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The impact of cognitive biases on integrative negotiation
Keywords: decision-making; rationality; cognitive biases; negotiation outcomes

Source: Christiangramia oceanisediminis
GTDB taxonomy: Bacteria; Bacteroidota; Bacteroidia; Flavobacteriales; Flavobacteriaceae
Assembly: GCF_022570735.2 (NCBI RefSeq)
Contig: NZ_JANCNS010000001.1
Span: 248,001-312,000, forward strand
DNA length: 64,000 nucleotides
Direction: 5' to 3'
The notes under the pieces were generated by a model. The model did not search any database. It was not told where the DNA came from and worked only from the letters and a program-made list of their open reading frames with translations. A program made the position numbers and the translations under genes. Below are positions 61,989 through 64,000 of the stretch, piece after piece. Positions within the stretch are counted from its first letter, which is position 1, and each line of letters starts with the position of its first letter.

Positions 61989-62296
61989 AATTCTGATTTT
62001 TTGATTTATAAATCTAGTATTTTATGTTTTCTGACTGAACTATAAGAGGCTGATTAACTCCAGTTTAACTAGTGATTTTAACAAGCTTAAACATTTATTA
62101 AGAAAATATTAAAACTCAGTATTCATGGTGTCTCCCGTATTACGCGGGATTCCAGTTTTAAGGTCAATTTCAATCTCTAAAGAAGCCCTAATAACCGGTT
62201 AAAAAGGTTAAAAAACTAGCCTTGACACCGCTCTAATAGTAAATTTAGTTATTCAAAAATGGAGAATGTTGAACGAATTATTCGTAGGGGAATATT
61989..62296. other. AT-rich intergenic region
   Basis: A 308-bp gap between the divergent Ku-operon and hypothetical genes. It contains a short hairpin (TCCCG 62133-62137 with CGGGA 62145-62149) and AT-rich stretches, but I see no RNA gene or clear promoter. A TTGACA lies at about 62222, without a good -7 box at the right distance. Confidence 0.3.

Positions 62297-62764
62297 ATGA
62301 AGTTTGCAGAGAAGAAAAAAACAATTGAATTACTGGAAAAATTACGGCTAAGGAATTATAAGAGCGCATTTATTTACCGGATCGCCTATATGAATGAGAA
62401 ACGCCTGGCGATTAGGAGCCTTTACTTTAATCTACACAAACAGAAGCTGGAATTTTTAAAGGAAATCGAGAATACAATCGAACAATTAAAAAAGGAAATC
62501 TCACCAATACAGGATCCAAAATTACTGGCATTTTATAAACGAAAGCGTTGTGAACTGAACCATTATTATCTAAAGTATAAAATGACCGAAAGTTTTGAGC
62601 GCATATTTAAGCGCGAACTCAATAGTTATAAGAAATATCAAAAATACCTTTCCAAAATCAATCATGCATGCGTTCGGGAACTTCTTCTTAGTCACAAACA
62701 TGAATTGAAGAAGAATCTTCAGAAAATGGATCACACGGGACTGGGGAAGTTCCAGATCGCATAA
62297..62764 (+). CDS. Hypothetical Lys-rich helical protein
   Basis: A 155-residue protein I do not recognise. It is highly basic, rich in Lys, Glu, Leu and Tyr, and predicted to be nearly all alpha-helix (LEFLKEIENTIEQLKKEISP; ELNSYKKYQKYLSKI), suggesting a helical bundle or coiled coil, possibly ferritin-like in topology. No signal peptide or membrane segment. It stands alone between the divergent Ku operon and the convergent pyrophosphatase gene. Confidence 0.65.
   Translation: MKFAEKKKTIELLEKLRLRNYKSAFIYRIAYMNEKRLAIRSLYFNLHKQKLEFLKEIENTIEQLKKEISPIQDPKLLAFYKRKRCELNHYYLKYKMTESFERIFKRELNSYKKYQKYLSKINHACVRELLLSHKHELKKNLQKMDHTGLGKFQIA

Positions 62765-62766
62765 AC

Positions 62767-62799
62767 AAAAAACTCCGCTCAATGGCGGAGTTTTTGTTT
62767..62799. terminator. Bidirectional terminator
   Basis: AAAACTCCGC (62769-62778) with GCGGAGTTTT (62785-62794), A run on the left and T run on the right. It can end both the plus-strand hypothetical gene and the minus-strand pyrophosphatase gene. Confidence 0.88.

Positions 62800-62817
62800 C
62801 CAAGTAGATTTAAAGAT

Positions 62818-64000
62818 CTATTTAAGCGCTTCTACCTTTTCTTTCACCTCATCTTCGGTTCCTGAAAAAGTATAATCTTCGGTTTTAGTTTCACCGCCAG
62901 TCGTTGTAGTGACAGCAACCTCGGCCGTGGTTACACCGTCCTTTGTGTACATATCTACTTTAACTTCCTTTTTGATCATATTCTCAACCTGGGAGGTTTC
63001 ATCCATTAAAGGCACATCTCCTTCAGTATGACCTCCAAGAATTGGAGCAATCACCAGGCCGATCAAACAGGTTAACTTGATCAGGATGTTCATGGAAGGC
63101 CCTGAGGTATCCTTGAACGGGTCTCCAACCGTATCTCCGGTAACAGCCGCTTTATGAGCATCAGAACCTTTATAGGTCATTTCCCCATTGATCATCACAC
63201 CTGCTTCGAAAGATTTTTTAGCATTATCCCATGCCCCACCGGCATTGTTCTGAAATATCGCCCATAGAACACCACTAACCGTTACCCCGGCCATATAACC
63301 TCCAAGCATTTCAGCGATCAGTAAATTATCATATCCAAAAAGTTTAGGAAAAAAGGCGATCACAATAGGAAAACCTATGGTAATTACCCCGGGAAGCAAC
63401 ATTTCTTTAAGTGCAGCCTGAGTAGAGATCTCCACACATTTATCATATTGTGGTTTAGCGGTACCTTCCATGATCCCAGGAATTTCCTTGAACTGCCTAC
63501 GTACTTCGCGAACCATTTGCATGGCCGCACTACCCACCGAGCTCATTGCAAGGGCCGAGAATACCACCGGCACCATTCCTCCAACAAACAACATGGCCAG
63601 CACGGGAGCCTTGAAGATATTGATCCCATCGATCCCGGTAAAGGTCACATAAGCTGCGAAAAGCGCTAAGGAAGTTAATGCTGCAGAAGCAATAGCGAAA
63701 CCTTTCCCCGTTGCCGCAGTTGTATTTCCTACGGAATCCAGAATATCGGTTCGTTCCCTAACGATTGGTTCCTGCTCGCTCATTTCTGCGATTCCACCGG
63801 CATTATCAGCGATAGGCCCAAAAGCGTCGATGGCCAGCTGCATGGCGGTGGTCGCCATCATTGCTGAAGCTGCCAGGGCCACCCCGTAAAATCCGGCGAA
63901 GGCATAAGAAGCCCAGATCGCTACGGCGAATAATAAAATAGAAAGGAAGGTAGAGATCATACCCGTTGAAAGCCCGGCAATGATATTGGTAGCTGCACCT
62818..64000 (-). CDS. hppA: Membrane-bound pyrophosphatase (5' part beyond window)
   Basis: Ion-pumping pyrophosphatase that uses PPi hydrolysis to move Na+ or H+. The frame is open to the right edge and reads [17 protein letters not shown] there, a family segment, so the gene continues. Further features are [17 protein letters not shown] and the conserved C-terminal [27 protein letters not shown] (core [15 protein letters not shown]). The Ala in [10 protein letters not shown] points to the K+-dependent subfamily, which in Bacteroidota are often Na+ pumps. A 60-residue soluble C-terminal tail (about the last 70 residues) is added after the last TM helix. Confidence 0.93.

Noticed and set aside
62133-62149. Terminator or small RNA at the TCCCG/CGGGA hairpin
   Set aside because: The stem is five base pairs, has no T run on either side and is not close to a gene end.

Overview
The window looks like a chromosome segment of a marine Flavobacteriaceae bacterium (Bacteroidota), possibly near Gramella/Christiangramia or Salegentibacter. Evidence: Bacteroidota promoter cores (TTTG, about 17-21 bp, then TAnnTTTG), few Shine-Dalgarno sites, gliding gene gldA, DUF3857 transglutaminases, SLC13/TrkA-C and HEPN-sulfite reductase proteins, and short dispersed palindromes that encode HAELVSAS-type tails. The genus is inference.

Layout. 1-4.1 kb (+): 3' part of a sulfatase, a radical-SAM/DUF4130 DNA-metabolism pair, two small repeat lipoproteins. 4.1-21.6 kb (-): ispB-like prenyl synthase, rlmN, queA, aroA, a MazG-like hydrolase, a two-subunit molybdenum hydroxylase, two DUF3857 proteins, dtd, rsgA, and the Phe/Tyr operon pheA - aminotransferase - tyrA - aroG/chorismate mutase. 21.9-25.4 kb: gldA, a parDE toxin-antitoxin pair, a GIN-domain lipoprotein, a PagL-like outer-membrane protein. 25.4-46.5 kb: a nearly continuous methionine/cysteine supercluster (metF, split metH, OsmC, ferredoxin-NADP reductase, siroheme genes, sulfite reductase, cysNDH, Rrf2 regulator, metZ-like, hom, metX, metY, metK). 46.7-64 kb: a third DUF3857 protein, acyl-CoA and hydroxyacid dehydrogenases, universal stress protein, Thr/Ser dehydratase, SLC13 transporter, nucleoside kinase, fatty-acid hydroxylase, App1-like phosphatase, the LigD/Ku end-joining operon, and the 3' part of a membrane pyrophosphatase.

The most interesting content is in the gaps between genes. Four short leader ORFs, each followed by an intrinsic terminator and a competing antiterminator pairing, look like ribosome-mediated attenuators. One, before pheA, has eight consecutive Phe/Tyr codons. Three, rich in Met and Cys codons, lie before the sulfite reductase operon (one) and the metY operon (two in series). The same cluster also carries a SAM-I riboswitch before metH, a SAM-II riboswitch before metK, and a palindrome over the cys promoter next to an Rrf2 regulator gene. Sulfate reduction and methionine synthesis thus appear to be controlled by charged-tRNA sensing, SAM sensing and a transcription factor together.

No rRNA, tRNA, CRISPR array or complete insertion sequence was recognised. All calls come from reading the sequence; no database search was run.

Abstract: This study investigates the impact of cognitive biases on integrative, value creating negotiation. An experimental study was conducted in which participants (n=100) executed a negotiation simulation with integrative potential and obtained individual and joint negotiation outcomes. Negotiation reports were coded for negotiators’ use of fixed-pie bias, framing bias, egocentric bias and the value of their negotiation outcomes. Results indicate a significant positive impact of the cooperative and competitive framing bias, and the egocentric bias on joint negotiation outcomes. The fixed-pie bias has a significant positive effect on joint negotiation outcomes up to a certain point, after which more use of the fixed pie bias results in lower joint negotiation outcomes. Cooperative framing has a positive effect on individual negotiation outcomes. These results show that cognitive biases can have mixed effects on negotiators’ outcomes, both preventing and assisting them in achieving high value integrative settlements.